Mystery of missing jet recalls past disappearances

Associated Press
Vietnamese Air Force Col. Pham Minh Tuan uses binoculars on board a flying aircraft during a mission to search for the missing Malaysia Airlines flight MH370 in the Gulf of Thailand, Thursday, March 13, 2014. With no distress call, no sign of wreckage and very few answers, the disappearance of the Malaysia Airlines plane is turning into one of the biggest aviation mysteries since Amelia Earhart vanished over the Pacific Ocean in 1937. (AP Photo)
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Vietnamese Air Force Col. Pham Minh Tuan uses binoculars on board a flying aircraft during a mission to search for the missing Malaysia Airlines flight MH370 in the Gulf of Thailand, Thursday, March 13, 2014. With no distress call, no sign of wreckage and very few answers, the disappearance of the Malaysia Airlines plane is turning into one of the biggest aviation mysteries since Amelia Earhart vanished over the Pacific Ocean in 1937. (AP Photo)

Malaysia Airlines Flight 370 is the latest example of a very rare event in aviation: a plane that vanishes.

With radar, radio traffic and other technology, planes that crash are usually found quickly. But sometimes searches can take days or weeks if the plane disappears over open ocean or remote and rugged land areas.

Since the dawn of the jet age in 1958, here are some other notable disappearances (not all were jets):

— Air France Flight 447: After the 2009 crash of the Airbus A330 jet, debris was found within a few days but it took two years to find the main wreckage on the floor of the Atlantic Ocean. The jet had flown into a fierce storm over the Atlantic after leaving Rio de Janeiro for Paris. All 228 people on board died.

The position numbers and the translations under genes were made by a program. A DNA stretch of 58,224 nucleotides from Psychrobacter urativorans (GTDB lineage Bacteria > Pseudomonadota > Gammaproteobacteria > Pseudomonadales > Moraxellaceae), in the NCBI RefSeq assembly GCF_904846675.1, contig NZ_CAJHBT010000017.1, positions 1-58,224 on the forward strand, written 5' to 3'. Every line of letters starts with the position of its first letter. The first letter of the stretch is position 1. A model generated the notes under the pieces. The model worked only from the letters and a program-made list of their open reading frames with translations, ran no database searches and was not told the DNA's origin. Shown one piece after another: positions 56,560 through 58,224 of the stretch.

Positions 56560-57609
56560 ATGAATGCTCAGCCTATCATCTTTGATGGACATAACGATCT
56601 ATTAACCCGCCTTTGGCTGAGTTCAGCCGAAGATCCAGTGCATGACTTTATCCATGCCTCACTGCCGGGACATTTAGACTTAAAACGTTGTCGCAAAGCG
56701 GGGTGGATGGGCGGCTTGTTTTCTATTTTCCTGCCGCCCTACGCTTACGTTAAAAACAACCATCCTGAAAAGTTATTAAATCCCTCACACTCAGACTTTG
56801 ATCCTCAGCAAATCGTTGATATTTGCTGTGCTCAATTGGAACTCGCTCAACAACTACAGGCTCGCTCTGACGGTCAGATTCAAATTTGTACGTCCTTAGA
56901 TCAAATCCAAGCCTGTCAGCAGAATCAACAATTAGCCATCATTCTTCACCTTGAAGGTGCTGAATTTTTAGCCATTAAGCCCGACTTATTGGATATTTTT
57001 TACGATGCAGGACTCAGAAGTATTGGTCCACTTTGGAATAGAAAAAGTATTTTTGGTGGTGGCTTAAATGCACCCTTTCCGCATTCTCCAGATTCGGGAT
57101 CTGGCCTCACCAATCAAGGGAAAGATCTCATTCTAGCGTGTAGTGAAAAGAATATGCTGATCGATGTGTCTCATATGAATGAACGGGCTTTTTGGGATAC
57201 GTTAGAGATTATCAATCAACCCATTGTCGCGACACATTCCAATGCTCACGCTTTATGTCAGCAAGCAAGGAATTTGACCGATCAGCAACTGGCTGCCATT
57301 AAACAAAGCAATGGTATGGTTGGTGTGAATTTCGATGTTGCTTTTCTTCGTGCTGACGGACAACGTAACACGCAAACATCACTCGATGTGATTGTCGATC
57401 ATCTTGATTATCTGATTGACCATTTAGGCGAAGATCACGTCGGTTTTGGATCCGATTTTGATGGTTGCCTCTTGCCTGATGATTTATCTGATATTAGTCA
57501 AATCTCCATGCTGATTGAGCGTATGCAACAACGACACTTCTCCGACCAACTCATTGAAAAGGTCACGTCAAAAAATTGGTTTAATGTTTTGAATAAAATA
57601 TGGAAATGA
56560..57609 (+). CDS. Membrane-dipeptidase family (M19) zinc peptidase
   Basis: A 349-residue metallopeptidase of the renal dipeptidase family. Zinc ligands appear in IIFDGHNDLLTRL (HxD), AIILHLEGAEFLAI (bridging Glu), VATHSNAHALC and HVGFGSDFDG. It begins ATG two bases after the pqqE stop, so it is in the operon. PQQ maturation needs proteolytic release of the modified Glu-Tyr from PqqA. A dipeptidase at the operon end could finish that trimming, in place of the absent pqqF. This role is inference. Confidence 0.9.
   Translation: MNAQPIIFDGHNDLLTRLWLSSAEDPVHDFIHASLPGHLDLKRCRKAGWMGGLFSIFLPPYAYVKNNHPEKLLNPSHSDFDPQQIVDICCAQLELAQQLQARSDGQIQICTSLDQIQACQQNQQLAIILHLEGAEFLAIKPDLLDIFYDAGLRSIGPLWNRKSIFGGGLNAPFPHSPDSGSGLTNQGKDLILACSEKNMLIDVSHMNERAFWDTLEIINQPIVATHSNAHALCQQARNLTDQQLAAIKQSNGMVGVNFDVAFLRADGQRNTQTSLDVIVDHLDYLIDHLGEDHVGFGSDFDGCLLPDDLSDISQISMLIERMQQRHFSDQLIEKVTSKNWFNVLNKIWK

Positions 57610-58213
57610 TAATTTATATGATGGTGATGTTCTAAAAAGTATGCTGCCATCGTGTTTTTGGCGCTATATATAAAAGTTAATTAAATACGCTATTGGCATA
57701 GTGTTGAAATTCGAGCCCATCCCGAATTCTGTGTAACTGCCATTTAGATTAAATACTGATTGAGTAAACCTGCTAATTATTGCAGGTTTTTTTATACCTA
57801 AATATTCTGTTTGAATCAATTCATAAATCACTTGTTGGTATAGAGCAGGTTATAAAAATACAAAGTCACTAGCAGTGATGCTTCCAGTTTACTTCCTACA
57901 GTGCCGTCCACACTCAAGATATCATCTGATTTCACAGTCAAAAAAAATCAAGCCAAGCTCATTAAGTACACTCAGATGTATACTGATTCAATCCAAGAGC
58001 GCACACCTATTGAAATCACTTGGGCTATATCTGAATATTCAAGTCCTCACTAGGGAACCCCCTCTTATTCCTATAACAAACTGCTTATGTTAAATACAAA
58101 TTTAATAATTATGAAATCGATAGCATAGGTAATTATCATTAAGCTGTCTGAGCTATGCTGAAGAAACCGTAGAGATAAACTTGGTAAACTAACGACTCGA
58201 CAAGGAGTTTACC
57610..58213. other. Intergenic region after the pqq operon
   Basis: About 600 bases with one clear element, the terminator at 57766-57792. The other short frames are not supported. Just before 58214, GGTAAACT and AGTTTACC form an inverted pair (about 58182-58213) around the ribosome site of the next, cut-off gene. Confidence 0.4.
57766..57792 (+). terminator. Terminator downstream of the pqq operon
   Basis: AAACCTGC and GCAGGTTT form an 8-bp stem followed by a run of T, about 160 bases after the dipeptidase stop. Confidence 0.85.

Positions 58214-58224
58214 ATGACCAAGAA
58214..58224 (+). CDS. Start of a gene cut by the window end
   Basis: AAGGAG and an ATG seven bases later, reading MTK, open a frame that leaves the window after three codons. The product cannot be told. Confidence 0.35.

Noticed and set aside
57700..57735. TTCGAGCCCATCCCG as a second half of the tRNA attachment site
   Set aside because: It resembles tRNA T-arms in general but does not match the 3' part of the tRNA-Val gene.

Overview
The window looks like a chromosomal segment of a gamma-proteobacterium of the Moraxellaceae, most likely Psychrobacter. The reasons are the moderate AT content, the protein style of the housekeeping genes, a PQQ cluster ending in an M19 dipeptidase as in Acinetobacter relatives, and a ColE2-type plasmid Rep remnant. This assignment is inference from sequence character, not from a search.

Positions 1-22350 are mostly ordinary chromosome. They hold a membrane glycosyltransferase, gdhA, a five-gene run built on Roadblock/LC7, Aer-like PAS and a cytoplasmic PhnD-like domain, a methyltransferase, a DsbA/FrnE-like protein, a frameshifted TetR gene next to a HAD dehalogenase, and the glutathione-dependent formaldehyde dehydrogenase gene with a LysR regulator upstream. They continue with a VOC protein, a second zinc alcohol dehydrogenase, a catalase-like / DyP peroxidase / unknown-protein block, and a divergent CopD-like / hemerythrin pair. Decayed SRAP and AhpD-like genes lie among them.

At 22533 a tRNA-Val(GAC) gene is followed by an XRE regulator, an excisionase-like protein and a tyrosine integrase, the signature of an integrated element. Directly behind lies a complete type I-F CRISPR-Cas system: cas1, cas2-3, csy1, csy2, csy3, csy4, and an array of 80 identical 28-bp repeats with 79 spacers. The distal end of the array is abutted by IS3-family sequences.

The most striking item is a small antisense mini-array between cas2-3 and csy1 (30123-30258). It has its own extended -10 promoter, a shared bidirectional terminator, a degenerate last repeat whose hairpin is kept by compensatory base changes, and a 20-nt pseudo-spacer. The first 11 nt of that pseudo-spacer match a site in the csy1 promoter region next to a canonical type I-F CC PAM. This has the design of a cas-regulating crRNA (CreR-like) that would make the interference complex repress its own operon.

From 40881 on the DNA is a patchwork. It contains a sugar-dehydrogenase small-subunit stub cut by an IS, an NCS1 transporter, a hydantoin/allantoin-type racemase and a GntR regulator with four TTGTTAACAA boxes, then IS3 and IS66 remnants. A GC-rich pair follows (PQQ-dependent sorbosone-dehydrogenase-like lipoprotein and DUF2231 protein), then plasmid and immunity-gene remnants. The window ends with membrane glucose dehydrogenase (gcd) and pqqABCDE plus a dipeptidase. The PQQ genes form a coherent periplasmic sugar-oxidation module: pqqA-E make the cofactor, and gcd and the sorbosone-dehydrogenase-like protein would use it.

— Adam Air: A Boeing 737 operated by the Indonesian airline and carrying 102 people vanished on Jan. 1, 2007. Parts of the tail and other debris were found several days later, but it would take nearly nine months for the flight-data and cockpit recorders to be recovered. The fuselage is still on the ocean floor.

— Merpati Nusantara Airlines: In 1995, a flight operated by the Indonesia-based airline disappeared over open water while flying between islands in the archipelago nation. The de Havilland Twin Otter 300 with 14 crew and passengers was never found.

— Faucett Airlines: In 1990, a Miami-bound Boeing 727 owned by the Peruvian airline crashed into the North Atlantic after running out of fuel. There were 18 airline employees and relatives on board. The wreckage was never recovered.

— Uruguay air force: In 1972, a Fairchild FH-227 turboprop carrying a rugby team and others crashed in the Andes mountains. More than a dozen occupants died. After waiting to be rescued, some survivors hiked out and found help, and other survivors were airlifted to safety. Before being found, they resorted to cannibalism. The crash became the subject of books, documentaries and a feature film.

— Flying Tiger Line: In 1962, a Lockheed L-1049H Super Constellation propeller plane chartered by the U.S. military failed to arrive in the Philippines en route to Vietnam. It was carrying 107 passengers and crew. Dozens of planes and several ships searched the western Pacific for the wreckage, but it was never found.

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Sources: Flight Safety Foundation, AP archives.

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